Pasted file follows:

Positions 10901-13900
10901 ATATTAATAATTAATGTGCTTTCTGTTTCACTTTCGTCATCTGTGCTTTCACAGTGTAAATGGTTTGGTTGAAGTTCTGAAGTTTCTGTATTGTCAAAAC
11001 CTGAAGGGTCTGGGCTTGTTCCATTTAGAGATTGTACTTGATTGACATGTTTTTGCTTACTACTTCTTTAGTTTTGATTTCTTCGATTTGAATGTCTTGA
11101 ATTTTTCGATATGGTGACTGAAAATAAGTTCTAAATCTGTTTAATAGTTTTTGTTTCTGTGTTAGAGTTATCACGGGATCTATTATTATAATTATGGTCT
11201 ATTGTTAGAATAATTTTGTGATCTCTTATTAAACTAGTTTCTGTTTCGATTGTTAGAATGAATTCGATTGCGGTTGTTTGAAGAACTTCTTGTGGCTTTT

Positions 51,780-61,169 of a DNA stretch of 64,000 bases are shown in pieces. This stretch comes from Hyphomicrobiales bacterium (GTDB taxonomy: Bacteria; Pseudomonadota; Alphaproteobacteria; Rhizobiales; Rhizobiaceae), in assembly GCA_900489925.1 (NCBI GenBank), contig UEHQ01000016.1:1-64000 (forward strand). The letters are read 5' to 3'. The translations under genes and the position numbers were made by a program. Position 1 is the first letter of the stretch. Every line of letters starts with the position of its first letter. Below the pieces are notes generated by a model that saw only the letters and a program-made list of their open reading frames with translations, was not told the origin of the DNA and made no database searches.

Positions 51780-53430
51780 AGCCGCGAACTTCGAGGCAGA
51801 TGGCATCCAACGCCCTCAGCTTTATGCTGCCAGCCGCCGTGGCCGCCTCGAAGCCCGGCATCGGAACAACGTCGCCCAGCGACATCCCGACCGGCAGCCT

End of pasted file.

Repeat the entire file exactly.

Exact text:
Positions 10901-13900
10901 ATATTAATAATTAATGTGCTTTCTGTTTCACTTTCGTCATCTGTGCTTTCACAGTGTAAATGGTTTGGTTGAAGTTCTGAAGTTTCTGTATTGTCAAAAC
11001 CTGAAGGGTCTGGGCTTGTTCCATTTAGAGATTGTACTTGATTGACATGTTTTTGCTTACTACTTCTTTAGTTTTGATTTCTTCGATTTGAATGTCTTGA
11101 ATTTTTCGATATGGTGACTGAAAATAAGTTCTAAATCTGTTTAATAGTTTTTGTTTCTGTGTTAGAGTTATCACGGGATCTATTATTATAATTATGGTCT
11201 ATTGTTAGAATAATTTTGTGATCTCTTATTAAACTAGTTTCTGTTTCGATTGTTAGAATGAATTCGATTGCGGTTGTTTGAAGAACTTCTTGTGGCTTTT

Positions 51,780-61,169 of a DNA stretch of 64,000 bases are shown in pieces. This stretch comes from Hyphomicrobiales bacterium (GTDB taxonomy: Bacteria; Pseudomonadota; Alphaproteobacteria; Rhizobiales; Rhizobiaceae), in assembly GCA_900489925.1 (NCBI GenBank), contig UEHQ01000016.1:1-64000 (forward strand). The letters are read 5' to 3'. The translations under genes and the position numbers were made by a program. Position 1 is the first letter of the stretch. Every line of letters starts with the position of its first letter. Below the pieces are notes generated by a model that saw only the letters and a program-made list of their open reading frames with translations, was not told the origin of the DNA and made no database searches.

Positions 51780-53430
51780 AGCCGCGAACTTCGAGGCAGA
51801 TGGCATCCAACGCCCTCAGCTTTATGCTGCCAGCCGCCGTGGCCGCCTCGAAGCCCGGCATCGGAACAACGTCGCCCAGCGACATCCCGACCGGCAGCCT